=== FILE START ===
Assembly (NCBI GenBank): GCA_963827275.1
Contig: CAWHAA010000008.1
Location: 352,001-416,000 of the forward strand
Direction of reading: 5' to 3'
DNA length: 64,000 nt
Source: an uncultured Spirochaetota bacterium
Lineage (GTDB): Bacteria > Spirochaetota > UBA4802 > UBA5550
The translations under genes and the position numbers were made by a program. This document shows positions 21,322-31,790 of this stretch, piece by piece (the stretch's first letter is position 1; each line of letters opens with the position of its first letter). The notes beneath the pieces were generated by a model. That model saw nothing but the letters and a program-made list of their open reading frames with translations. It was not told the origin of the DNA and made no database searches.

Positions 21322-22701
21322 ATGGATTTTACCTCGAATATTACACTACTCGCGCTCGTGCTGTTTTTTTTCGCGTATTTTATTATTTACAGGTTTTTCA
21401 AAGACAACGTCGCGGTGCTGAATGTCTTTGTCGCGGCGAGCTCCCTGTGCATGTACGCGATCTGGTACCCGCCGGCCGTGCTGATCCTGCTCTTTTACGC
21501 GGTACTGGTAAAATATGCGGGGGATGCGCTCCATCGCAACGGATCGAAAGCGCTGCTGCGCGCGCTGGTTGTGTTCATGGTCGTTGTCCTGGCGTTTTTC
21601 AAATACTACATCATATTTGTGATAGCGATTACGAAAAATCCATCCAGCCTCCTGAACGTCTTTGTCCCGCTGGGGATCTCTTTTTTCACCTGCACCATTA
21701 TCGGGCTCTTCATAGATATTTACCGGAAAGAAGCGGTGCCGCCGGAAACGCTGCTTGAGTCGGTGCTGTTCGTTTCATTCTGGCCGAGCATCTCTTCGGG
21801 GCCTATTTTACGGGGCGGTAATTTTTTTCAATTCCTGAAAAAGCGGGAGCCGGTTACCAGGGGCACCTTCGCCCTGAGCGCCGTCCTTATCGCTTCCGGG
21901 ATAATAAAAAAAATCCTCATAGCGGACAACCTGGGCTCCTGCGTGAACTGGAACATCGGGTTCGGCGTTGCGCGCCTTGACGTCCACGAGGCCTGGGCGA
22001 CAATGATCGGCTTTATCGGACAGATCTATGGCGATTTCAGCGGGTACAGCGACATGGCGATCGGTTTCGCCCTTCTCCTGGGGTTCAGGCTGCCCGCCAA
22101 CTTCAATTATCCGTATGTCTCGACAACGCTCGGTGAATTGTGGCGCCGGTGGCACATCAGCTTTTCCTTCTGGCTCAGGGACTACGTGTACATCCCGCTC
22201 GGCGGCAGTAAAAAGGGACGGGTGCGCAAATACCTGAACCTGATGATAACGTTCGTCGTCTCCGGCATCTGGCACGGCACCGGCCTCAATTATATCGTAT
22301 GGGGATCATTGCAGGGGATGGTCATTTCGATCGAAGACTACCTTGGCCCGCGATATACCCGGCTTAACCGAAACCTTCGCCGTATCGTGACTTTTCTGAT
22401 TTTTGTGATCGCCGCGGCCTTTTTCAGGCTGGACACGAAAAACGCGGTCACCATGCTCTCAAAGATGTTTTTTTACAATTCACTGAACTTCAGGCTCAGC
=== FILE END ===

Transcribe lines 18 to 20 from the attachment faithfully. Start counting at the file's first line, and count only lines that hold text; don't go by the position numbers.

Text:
22101 CTTCAATTATCCGTATGTCTCGACAACGCTCGGTGAATTGTGGCGCCGGTGGCACATCAGCTTTTCCTTCTGGCTCAGGGACTACGTGTACATCCCGCTC
22201 GGCGGCAGTAAAAAGGGACGGGTGCGCAAATACCTGAACCTGATGATAACGTTCGTCGTCTCCGGCATCTGGCACGGCACCGGCCTCAATTATATCGTAT
22301 GGGGATCATTGCAGGGGATGGTCATTTCGATCGAAGACTACCTTGGCCCGCGATATACCCGGCTTAACCGAAACCTTCGCCGTATCGTGACTTTTCTGAT